Who needs to be a millionaire? Most young adults think they'll need to be millionaires before they retire, according to a new poll by the Northwestern Mutual Foundation's financial literacy Web site, Themint.org.
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Visitors to the site were asked how much money they would need to have saved in order to retire. More than four out of five respondents (about 85 percent) aged 18 to 29 said they would need at least $1 million, and almost half (45 percent) said they would need at least $2 million. In comparison, only 60 percent of adults aged 30 and up thought they would need to save $1 million, and only 27 percent thought they would need at least $2 million.
"While today's adults think they'll need one nest egg to retire, young people think they'll need a baker's dozen," said Meridee Maynard, financial literacy expert and senior vice president, Northwestern Mutual. "In contrast to their older counterparts, young adults see a need to save more for retirement, which is wise given this generation is expected to live longer than any in history."
Over the past century, the average lifespan of people in the United States lengthened by more than 30 years(i). In late August, the U.S. Centers for Disease Control and Prevention announced that U.S. life expectancy had reached an all-time high, climbing to 77.9 years in 2007(ii). The U.S. Census Bureau projects life expectancy will exceed 79 years by the year 2015(iii), and new mortality tables indicate that some Americans could even live until the age of 121(iv).
"The phrase 'life goes on' is quickly becoming 'life goes on and on and on,'" said Maynard. "Young people may spend more time and money in retirement, but fortunately, they also have time to prepare. Knowledge is power -- people who identify their savings goals today are better able to achieve financial security tomorrow."
Women Expect Longer Life, But Plan to Save the Same Amount as Men
Themint.org poll also found that women expect to live longer than their male counterparts, and yet their goals for retirement savings are almost exactly the same.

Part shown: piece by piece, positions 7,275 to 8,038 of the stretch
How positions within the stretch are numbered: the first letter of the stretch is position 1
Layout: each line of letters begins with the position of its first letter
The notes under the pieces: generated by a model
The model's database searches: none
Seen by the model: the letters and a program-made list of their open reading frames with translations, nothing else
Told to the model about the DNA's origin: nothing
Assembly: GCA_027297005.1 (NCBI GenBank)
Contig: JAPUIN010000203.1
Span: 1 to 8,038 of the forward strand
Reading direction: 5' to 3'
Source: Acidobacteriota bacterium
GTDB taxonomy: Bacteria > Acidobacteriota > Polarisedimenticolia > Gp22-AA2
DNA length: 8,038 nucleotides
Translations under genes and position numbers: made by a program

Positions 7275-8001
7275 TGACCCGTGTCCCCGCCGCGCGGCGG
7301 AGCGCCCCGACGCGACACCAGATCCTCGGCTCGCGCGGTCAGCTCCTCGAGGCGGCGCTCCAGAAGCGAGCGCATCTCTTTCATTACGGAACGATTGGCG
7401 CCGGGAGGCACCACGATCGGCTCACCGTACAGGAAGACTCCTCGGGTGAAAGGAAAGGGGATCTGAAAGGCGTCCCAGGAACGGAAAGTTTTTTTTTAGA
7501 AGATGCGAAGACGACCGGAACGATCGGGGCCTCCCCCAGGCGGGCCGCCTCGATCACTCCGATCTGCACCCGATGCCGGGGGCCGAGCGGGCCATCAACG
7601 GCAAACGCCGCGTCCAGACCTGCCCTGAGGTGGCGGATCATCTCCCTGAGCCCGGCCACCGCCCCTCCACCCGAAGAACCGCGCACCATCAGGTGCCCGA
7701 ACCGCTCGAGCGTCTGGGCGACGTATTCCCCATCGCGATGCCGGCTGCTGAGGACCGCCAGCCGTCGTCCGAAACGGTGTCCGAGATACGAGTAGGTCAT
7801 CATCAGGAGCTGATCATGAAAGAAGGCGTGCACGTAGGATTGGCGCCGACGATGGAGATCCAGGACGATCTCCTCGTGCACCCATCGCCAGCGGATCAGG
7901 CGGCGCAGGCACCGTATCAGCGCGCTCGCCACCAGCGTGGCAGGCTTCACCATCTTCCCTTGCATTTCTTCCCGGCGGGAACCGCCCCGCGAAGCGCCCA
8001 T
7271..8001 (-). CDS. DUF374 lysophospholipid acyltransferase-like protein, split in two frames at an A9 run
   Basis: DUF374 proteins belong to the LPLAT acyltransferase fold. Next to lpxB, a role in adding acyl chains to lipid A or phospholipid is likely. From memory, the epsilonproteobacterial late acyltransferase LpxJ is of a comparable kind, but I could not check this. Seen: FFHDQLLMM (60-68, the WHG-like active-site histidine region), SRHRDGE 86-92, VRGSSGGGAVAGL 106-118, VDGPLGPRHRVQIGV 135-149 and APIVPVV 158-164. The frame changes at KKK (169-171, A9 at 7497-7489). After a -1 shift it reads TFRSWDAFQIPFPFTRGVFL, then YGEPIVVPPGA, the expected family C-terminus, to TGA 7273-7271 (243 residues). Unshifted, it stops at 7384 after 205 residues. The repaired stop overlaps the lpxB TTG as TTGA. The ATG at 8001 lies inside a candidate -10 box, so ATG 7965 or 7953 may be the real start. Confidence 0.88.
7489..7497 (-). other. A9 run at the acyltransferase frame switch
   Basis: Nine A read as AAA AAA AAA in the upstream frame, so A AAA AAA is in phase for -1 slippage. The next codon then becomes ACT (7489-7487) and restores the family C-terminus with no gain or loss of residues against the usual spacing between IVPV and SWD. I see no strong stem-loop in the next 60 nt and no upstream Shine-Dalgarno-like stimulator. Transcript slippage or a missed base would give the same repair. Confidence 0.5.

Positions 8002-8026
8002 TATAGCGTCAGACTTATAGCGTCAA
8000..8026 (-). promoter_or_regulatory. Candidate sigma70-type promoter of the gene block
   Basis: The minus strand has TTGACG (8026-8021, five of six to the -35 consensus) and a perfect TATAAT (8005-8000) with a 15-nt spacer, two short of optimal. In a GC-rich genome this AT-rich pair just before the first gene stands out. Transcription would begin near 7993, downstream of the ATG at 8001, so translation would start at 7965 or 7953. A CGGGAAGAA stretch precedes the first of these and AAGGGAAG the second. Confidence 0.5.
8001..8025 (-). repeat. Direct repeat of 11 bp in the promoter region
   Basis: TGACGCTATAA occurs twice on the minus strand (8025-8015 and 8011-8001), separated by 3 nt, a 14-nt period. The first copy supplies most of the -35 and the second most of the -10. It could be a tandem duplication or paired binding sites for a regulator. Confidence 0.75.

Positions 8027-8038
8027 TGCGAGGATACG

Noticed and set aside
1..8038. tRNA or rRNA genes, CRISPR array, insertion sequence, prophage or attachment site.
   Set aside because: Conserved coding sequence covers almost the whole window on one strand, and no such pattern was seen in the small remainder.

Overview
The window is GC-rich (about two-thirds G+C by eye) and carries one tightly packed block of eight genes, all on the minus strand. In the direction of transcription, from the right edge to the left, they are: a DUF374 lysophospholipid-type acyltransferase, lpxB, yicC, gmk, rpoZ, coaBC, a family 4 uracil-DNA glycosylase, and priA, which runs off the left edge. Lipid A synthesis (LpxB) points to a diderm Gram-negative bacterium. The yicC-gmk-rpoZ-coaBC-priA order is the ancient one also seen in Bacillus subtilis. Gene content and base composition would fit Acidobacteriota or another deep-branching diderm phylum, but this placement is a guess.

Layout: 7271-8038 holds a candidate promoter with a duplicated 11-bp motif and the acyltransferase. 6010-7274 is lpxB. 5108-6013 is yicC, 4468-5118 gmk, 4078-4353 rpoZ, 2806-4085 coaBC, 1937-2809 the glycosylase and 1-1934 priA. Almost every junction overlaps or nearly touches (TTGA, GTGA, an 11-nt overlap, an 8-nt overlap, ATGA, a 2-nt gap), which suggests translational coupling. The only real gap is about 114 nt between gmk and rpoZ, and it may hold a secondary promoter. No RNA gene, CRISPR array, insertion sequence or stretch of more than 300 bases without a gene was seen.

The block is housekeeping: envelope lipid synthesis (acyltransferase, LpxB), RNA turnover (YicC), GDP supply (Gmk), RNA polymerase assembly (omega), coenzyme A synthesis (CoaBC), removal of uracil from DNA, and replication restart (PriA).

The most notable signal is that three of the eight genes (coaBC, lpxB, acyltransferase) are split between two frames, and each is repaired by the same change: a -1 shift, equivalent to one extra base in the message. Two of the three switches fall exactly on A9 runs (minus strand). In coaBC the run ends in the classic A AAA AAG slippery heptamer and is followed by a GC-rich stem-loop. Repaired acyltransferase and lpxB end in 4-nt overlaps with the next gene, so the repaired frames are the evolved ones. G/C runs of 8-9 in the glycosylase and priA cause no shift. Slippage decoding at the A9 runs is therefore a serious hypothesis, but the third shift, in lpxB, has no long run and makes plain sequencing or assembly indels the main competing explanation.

Almost 65 percent of women expected to live to at least 86 years old, compared to only 50 percent of men. However, when asked about retirement savings goals, answers offered by women and men were nearly identical. About 30% of both men and women said they wouldn't need more than $1 million, 70% said they would need more than $1 million, and about 40% said they would need more than $2 million.
The U.S. Centers for Disease Control and Prevention reports that life expectancy for American women is about five years longer than it is for men(v).
"It is critical for women to start early and take control of their long term financial security," Maynard said. "On average, women live longer than men, and that means they'll spend more time and potentially more money in retirement."
-- Northwestern Mutual's MoneySmart video: "How much money do people need
-- Chart: "Young Adults See Need to be a Millionaire to Retire"
-- Chart: "Half of Young Adults See Need to be a Multimillionaire to
-- Chart: "Americans are Living Longer and Longer"
-- Chart: "Women Expect to Live Longer Than Men"
-- Chart: "Women Live Five Years Longer Than Men"
-- Chart: "Women Plan to Save About Same Amount as Men for Retirement"
Online Calculators Offer Learning Opportunities
How long will you live? How much will you need to save? How long does it take to become a millionaire? Northwestern Mutual offers three online calculators to help people to answer these important questions and prepare for a more secure financial future.
-- The Lifespan Calculator, using the latest information from the
National Center for Health Statistics(vi), considers 13 lifestyle